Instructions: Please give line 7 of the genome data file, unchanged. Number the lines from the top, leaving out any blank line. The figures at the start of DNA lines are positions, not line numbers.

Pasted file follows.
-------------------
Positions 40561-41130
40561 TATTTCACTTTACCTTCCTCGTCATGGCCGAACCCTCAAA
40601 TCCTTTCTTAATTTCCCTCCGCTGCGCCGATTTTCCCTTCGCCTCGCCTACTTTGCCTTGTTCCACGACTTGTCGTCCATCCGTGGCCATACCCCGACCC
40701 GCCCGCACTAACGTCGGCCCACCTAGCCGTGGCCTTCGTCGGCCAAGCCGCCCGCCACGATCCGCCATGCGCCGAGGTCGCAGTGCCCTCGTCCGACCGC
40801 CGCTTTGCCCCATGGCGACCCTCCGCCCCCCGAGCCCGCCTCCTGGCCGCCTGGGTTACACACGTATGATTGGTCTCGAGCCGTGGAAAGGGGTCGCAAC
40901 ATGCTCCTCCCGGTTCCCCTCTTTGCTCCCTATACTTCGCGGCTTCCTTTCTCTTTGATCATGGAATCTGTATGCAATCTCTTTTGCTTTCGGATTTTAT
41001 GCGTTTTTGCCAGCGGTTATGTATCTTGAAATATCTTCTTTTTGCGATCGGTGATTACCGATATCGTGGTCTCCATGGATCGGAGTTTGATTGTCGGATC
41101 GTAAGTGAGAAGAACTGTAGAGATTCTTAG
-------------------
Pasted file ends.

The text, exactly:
41001 GCGTTTTTGCCAGCGGTTATGTATCTTGAAATATCTTCTTTTTGCGATCGGTGATTACCGATATCGTGGTCTCCATGGATCGGAGTTTGATTGTCGGATC